In response to an inquiry, a Pentagon spokesperson confirmed to Metro Weekly that the Pentagon has a news conference planned for Friday, Jan. 28, to discuss implementation of the repeal of "Don't Ask, Don't Tell."
The Associated Press obtained additional information about the Friday news conference, reporting that "Pentagon leaders will roll out a plan Friday that is expected to give the military services about three months to train their forces on the new law allowing gays to serve openly, officials said Wednesday."
The news comes less than a day after President Barack Obama said in the State of the Union that "[s]tarting this year, no American will be forbidden from serving the country they love because of who they love."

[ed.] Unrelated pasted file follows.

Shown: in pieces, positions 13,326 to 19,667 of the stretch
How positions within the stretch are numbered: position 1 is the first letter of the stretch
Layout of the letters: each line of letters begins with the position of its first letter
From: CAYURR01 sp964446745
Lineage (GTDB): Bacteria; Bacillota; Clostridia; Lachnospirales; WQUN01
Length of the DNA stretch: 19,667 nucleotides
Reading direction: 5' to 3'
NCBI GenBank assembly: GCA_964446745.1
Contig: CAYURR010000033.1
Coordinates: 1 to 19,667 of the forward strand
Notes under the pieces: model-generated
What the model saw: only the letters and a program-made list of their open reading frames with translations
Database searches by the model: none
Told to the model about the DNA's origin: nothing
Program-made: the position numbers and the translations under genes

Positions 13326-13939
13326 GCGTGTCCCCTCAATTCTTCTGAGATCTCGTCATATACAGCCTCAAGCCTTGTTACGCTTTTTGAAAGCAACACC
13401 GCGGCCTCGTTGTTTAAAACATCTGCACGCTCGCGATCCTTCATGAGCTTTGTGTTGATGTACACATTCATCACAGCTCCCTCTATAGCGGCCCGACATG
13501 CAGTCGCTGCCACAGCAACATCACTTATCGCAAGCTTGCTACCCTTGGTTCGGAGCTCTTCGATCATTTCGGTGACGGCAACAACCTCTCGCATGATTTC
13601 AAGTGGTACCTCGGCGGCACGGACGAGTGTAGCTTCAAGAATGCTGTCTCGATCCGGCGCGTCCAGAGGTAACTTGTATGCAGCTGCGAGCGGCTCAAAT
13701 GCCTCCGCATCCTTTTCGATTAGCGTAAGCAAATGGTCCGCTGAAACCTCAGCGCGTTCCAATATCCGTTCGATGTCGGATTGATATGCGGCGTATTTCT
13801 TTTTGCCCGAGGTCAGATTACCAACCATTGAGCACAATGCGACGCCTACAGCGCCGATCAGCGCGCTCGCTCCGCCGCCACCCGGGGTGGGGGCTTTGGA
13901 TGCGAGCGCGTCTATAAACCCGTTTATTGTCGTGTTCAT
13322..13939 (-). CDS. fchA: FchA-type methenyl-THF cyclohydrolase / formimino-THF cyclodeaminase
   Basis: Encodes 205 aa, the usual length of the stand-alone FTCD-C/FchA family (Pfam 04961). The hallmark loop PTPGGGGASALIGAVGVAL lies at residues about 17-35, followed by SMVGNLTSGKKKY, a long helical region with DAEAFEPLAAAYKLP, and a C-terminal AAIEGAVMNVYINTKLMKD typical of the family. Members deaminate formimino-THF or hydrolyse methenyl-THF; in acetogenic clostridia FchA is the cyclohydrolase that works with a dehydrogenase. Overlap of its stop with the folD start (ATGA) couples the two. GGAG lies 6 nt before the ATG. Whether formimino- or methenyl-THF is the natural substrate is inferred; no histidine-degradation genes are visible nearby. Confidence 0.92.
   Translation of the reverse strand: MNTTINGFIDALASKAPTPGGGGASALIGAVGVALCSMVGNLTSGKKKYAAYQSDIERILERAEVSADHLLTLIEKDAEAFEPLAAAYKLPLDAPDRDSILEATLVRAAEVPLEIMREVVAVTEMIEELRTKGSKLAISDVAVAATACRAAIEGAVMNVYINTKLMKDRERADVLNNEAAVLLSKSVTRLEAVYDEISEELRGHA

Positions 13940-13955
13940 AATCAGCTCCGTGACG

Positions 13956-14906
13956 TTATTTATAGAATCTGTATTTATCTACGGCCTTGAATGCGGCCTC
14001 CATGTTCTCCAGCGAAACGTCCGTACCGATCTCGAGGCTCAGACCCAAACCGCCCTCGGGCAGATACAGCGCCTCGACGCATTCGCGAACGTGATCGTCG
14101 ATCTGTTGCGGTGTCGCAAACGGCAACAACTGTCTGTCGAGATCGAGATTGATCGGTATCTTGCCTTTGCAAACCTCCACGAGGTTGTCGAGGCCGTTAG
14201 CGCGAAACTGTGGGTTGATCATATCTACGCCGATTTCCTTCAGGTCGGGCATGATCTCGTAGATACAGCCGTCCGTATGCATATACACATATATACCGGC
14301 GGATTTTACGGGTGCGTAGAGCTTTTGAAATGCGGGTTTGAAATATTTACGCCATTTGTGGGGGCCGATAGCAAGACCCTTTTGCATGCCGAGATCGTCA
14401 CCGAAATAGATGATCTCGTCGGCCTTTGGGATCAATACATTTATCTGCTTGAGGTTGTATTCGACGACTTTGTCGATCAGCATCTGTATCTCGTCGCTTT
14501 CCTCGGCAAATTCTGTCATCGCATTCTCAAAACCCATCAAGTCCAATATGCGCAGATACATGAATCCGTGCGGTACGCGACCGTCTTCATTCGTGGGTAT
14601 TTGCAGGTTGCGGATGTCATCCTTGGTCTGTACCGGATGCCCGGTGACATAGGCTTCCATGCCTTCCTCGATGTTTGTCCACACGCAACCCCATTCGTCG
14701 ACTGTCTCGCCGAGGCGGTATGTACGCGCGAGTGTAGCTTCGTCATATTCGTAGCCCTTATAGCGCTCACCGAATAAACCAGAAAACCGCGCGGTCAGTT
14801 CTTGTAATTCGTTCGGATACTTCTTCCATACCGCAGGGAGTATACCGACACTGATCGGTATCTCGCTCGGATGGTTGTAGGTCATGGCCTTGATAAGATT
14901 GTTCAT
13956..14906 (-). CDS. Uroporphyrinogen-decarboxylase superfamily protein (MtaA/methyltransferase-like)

The AP report also detailed:
The plan, [Pentagon officials] said, will outline the personnel, recruiting and other regulations that must be changed. It will describe three levels of training for the troops, their commanders and the key administrators, recruiters and other leaders who will have to help implement the changes.
Under that training schedule, full implementation of the law could begin later this summer. Once the training is complete, the president and his top military advisers must certify that lifting the ban won't hurt troops' ability to fight. Sixty days after certification, the law would take effect.